Thursday, September 25, 2008

What the Bail Out Looks Like When It Saves Homeowners.

Is this the way it’s supposed to work? 60

The following fiction is a conversation between a foreclosing homeowner, Mr. Smith, and an agent from the newly created Federal Mortgage Correction Agency, FMC, Agent Brown.

“Mr. Smith, I’m from the Federal Mortgage Correction. I understand that you’re considering foreclosure for your home here. Maybe, if we review your situation, we can offer you an attractive alternative. Let’s see. The property in question is this house, 423 Elm Street, right?” FMC field agent Brown asked.

“That’s right. Ellen and I bought this place in August of 2005. I’m pretty sure that our adjustable rate mortgage can almost be considered a sub-prime at this point.” replied the homeowner, Mr. Smith.

“That’s actually not too important, Mr. Smith. The FMC is totally directed at the future. What we are trying to do is to help you and your family keep this house.” the FMC man answered reassuringly.

“But, aren’t all the banks wrecked after the President’s bail out got shafted by Congress?” Mr. Smith responded, dejectedly.

“No, a good number of the shakier ones went down, but there are a lot of good banks that are still in business. Along with you and your house, part of our job is to get this thing working again. That includes the responsible banks that were able to go through the meltdown and stay open. We can help them, too.”

“In fact, Mr. Smith, if we can get your mortgage repaired here, just about everyone will benefit.” FMC Agent Brown answered.

“Even if the outfit that lent us the money is one of the ones than went belly up?” Mr. Smith asked.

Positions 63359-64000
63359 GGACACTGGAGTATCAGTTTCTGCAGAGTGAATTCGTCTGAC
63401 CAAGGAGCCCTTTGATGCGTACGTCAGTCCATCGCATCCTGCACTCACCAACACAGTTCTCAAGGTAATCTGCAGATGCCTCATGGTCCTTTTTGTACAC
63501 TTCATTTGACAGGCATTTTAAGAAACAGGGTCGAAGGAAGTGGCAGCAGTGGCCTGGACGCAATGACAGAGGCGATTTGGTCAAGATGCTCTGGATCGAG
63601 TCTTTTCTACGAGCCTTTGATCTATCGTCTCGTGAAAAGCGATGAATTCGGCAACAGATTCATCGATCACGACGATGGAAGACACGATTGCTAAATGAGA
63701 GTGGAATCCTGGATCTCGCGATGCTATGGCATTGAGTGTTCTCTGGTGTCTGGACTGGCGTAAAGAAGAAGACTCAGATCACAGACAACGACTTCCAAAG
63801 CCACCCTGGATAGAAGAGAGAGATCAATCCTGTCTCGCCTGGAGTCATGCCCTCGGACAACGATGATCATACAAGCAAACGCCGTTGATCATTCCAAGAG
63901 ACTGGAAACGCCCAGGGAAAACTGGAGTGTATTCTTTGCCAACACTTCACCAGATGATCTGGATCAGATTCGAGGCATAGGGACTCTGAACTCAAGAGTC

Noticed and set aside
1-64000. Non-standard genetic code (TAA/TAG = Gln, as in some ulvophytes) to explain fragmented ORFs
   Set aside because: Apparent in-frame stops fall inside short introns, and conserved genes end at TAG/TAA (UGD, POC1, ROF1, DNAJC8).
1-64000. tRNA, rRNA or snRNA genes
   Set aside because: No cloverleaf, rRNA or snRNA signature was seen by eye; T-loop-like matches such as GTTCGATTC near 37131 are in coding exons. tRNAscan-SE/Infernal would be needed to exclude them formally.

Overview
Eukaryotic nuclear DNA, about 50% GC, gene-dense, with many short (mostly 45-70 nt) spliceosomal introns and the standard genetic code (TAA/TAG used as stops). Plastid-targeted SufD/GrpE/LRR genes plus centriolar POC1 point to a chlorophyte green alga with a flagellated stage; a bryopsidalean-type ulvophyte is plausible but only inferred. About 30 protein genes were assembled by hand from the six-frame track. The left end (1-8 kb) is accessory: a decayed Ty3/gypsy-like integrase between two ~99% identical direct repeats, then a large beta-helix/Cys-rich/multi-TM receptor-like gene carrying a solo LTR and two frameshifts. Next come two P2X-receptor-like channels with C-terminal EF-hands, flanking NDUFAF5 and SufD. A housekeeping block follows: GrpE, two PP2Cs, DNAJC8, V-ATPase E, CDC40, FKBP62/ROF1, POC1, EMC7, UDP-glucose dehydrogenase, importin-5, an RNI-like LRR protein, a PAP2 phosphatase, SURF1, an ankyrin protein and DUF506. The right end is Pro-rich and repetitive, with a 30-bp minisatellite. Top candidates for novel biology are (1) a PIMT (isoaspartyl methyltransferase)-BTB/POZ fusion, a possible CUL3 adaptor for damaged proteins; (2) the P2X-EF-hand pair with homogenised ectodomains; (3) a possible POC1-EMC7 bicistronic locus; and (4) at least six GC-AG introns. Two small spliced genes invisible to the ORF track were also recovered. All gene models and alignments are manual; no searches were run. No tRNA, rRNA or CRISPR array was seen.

“Let’s talk about your mortgage. You originally financed through Nationwide Mortgage Finance, here in River City, right?” Agent Brown began.

“That’s right, but they went out of business.” Mr. Smith continued.

“I know. But your mortgage wasn’t really in Nationwide, Mr. Smith. It had been ‘bundled’ and sold to a finance firm in Arlington. They packed it up and securitized it and a lot of other mortgages, then sold them to a company called Shelby and Barsh. S and B is out of business, but they weren’t holding your mortgage when they failed. Most of their assets, including your mortgage, were sold on ahead to an investment banking company called Mazzara which was held by a sovereign wealth trust in the UAE. That is where your mortgage is right now.” Agent Brown explained.

“They pretty much told me that when I spoke to the Mortgage Help Line, but they didn’t know the details. Our problem got started when we tried to refinance.” Mr. Smith complained. "We listed it for sale, but that went nowhere."

“Right, Mr. Smith. That is where we come in. I have our records of the history of that first mortgage here. Let’s go over the numbers and make sure that they are accurate.”

“You purchased the home at its appraised value in August of 2005 for $229,500. You made a $14,500 down payment. Your mortgage for the balance of $215,000 ran 48 months at 5.25% until it reset at 6.75% this year. Your mortgage payments at 5.25% were $1966 a month. You have a good record of making those payments until just recently.”